Stabilizers can be incorporated into the composition at any stage in the preparation of the thermoplastic composition. Preferably the stabilizers are included early to preclude the initiation of degradation before the composition can be protected. Such stabilizers must be compatible with the composition. The oxidative and thermal stabilizers useful in the materials of the present invention include those used in addition polymers generally. They include, for example, up to 1 percent by weight, based on the weight of polyamide of Group I metal halides, e.g., sodium, potassium, lithium with cuprous halides, e.g., chloride, bromide, iodide, hindered phenols, hydroquinones, and varieties of substituted members of those groups and combinations thereof.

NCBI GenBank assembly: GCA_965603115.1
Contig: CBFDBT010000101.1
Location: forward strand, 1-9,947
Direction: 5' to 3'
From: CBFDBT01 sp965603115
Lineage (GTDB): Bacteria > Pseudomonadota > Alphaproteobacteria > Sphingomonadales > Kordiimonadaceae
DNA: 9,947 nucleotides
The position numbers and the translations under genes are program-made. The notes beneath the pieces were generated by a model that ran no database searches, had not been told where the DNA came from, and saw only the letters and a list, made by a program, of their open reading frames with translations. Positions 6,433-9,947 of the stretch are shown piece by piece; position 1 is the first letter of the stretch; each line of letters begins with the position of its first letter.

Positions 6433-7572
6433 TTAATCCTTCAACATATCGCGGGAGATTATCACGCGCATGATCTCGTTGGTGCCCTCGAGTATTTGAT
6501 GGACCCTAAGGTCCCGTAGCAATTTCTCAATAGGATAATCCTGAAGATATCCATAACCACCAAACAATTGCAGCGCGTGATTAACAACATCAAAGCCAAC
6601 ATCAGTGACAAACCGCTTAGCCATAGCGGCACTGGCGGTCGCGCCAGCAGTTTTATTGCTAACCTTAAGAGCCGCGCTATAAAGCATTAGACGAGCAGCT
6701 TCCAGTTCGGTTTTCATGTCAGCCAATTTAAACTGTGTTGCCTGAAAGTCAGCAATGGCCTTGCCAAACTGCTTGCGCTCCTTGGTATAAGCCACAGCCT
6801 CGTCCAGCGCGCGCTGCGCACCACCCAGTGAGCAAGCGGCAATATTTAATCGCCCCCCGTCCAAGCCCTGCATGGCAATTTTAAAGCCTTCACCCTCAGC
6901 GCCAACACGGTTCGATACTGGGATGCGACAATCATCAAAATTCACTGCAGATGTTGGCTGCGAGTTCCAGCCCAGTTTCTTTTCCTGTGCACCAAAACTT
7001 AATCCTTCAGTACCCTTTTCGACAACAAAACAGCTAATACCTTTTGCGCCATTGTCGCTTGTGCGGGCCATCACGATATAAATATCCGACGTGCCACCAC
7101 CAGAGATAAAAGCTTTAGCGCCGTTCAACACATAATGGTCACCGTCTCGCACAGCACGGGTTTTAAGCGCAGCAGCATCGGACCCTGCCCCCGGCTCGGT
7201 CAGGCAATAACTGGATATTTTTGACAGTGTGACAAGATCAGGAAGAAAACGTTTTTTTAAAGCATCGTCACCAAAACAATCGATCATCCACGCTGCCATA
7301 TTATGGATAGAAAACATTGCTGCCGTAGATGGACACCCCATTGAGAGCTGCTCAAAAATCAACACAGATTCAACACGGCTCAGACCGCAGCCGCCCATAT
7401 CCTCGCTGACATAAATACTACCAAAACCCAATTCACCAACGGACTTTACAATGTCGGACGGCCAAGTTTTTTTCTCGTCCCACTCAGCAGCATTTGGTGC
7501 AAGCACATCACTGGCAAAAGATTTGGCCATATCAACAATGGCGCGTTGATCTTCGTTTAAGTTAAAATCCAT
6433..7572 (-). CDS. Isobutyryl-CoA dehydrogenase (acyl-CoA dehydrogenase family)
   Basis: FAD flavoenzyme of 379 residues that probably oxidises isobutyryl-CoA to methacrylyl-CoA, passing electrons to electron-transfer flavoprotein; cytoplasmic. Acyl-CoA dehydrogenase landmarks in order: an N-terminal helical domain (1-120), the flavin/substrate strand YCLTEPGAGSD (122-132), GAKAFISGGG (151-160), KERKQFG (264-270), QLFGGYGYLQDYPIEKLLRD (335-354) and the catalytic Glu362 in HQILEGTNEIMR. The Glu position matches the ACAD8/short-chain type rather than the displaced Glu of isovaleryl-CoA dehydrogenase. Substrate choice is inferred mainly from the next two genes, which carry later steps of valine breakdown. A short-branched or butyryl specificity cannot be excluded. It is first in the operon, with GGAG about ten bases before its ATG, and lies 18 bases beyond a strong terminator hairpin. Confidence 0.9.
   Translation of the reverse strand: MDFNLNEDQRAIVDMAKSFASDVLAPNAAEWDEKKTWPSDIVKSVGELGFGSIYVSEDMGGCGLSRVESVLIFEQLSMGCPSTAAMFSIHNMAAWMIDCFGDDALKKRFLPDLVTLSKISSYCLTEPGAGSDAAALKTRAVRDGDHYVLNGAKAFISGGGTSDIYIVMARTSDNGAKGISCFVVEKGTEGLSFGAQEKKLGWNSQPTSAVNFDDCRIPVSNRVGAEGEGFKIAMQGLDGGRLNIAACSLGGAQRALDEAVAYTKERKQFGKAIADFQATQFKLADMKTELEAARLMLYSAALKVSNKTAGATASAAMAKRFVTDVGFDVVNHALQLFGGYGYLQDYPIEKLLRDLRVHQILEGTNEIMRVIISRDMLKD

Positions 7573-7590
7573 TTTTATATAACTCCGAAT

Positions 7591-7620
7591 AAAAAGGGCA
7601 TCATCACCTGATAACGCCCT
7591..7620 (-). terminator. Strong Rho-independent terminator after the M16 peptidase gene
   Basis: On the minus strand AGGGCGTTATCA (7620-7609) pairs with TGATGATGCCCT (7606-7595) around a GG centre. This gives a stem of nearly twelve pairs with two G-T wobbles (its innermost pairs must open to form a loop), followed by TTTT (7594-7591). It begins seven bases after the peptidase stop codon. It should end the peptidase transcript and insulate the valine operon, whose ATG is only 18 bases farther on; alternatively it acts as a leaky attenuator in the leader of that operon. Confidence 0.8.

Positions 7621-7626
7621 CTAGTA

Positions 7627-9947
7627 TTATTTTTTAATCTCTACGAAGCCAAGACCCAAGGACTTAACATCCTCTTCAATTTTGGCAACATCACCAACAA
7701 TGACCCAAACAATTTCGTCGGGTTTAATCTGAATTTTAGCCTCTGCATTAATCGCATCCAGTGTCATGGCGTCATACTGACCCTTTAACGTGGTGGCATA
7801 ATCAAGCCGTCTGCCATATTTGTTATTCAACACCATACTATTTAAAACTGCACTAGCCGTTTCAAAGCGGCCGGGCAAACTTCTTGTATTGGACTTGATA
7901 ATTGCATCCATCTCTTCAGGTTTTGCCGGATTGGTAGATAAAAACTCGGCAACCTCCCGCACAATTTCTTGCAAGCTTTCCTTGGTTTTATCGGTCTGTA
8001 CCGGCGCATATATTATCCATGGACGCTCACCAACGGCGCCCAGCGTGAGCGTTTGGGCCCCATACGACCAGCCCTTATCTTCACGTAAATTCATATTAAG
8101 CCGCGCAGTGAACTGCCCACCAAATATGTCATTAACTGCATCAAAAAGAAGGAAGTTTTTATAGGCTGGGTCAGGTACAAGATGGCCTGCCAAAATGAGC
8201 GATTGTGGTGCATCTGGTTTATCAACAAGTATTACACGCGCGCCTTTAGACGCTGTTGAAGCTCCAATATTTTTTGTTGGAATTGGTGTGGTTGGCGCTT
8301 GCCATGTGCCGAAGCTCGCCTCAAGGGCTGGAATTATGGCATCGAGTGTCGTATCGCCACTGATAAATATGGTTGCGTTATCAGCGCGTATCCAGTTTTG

The ultraviolet light stabilizers, e.g., up to 2.0 percent, based on the weight of polyamide, can also be those used in addition polymers generally. Examples of ultraviolet light stabilizers include various substituted resorcinols, salicylates, benzotriazoles, benzophenones, and the like. Abbreviations for some of the terms specified herein include:

PE-polyethylene

EPR-ethylene/propylene rubber

EPDM-ethylene/propylene/diene rubber

mPE-metallocene catalyzed polyethylene.